Discussion in 'Tennis Tips/Instruction' started by Homey, Sep 23, 2008.
Are there just not any where you live?
I would certainly put it on your bucket list.
I have a great tip for you improving your volleys twice as fast. Turn up the interval!!
mimic this guy
So easy to say. . . So hard to do. . .
So am I supposed to get the answers from watching some of your videos? It seems that that "first set" video had some good stuff, despite the "me sucking edited out".
I mean, just looking at your level of play I can tell that you have a wide variety of shots.
Or you can ask me too. The idea is to get you thinking in a broad term, and not get fixated on one thing.
I have some footage from a hit on a slick hardcourt tonite, so you can get an idea of how I play on a faster surface, compared to clay where I feebly attempt to use guile and strategery.
Also took some more volley footage if anyone cares.
I think what Jolly is saying is for you to think for yourself and examine more than you can regurgitate half-knowledge and cliche coaching "tips". Jolly has variety and can scramble around the court... his strokes look like awkward, but that doesn't matter, what he does, he does well... and thats why he probably wins a lot of matches... right? That, and he probably doesn't play a lot of guys who can beat him, right?
Matt, in 5 minutes of hitting or watching an opponent, you should be able to ascertain and vet your strengths to their weakness. If you can do this and you know how to construct both offensive and defensive points, you know the game of tennis.
I would like to think that I am one of the better players around.
Put up very bad results in the a couple of tournies I played in the beginning of last year, no excuses but I had some stuff going on and it didn't take a rocket scientist to tell that I was wasting money by playing tournies while dealing with it.
Used to be that I had even odds of splitting sets with a DI kid, or some old man at the park. Getting less streaky as I continue to get better.
I would say I set up my practice matches so that I win 2/3 of them. 1/3 I blow guys out of the water, 1/3 I win by a competitive score, and 1/3 I lose.
A lot of times I would say I go as my serve goes, which makes it tougher for me in the indoor season since I am not serving every day. In the warmer outdoor season, when I am serving every day, I can light it up pretty good, and my consistency gets a nice shot in the arm.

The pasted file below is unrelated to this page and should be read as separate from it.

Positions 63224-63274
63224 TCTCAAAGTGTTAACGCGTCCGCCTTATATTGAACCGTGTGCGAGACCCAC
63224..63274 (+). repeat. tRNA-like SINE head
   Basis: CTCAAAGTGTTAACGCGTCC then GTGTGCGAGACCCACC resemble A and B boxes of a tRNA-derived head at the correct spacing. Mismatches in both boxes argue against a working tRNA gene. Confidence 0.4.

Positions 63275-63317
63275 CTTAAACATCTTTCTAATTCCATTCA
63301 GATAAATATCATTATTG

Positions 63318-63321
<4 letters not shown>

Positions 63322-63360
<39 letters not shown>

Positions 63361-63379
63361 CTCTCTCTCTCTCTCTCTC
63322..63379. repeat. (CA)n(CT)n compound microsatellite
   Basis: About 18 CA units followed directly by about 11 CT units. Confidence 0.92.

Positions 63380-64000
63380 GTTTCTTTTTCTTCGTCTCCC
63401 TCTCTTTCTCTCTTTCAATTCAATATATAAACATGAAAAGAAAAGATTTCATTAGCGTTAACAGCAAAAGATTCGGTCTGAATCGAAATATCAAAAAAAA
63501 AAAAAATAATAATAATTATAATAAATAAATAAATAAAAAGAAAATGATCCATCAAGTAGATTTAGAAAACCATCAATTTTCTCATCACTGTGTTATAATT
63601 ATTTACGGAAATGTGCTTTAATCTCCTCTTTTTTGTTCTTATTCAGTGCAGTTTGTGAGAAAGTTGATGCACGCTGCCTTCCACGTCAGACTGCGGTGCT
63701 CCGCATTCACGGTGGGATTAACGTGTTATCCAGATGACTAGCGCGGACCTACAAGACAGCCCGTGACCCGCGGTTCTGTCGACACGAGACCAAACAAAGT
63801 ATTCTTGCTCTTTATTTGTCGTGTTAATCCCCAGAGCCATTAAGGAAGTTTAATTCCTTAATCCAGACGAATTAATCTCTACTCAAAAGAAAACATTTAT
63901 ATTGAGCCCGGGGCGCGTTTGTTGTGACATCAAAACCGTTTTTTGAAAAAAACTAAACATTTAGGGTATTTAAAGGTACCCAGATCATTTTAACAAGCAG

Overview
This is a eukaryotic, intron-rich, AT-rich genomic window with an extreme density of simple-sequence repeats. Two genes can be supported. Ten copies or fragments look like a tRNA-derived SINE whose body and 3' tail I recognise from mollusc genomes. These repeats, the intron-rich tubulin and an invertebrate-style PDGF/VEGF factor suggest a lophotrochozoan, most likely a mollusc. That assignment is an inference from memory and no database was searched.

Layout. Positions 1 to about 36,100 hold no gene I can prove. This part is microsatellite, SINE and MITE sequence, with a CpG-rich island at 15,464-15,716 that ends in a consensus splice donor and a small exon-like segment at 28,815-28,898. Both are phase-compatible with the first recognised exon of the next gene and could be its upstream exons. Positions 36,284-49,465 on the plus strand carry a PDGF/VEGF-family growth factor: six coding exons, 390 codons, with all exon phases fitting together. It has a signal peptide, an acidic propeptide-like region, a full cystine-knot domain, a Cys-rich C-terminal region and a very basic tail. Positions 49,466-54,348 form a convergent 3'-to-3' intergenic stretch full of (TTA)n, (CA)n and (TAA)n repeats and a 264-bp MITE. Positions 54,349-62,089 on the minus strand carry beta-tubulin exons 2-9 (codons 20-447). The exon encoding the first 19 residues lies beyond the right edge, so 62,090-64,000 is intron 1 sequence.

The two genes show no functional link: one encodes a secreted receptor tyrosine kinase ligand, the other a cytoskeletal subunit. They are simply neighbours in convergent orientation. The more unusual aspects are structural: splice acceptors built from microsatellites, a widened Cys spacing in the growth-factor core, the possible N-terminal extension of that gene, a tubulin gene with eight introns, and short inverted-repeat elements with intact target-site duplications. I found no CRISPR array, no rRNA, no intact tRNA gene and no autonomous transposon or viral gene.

Once in a while I have the odd day where it looks like I have never held a racquet before in my life, but they are few and far between now, unless I am sick, or didn't get enough sleep, I can usually put up a representitive effort.
Just reviewed tonites hardcourt footage, I didn't get much, but some of it is pretty good.
Gotta review the clay, and then I will start putting it up.
Hey jolly I like your thoughts on how to analyze an opponent, I'll try to incorporate that when i play matches.
That is the full scouting report edition, you need the abridged version for use when playing a match
Here DJ, this should give you an idea of how my hardcourt, or fast court strategy is different than clay court, or slow court strategy.
This was a pretty slick hardcourt. Pointplay with serves is towards the end.
I am making the volley video now, so I don't get yelled at for going off topic too much
A structured way of evaluating an opponent is a great idea. But as you are ultimately trying to assess how to beat them in a match, not how good their strokes look, I think the focus should be on what type of shot you should be sending them on each wing rather than how well they hit the ball.
1) what height of ball is the opponent most (un) / comfortable taking
2) what pace of ball do they (dis) / like
3) what type of spin causes them problems
4) how good is their movement forward backward
5) how good is their movement sideways
6) is there any pattern in their service toss which indicates the placement or type of spin that is likely
Particularly in most tournaments as you often only get 5 minutes to make an assessment. I'd be trying to give them all of this during a warm-up without making it so obvious it ruins the purpose of the warm-up.
My connection seems to slow to watch the video properly unfortunately - maybe later.
I always limit myself to how good are his backhands and forehands. And then i'd like to play my own game.
And we'll see what happens!
I have found that the more I learn about the game, it is easier to see what people can and can't do as a function of their grips, and footwork. And if they do have a flaw, they most likely have found a way to compensate for it, and once you see that, you basically know where the next ball is going to be.
I find this extremely helpful on approach shots, both where and how to go with them, or perhaps knowing that the best plan is not to approach.
Sometimes when the site, or my connection is dodgy, and the video plays in fits and starts, you can set it to play, and do something else while it is going, then come back to the video after it is done playing, and the 2nd time you watch it will play smoothly and normally.
So if it acts strange, I will start it, then minimize the window, and come back later, and watch again.
Not that there is anything terribly appealing on there. I think I hit one wicked volley, and the rest of it looks like Lurch from 'The Addams Family' trying to play tennis.
Yea, I mean, if I am serving well, and playing well, it usually doesn't much matter who is on the other side of the net.
But something like that system I like, because it gets you thinking. And I find that even on a surface where I struggle, or against an opponent who is a bad matchup for me, I can see that I still have several tools which can be effective.
I may not be on time, but I always deliver what I promise.
I love hitting swing volleys
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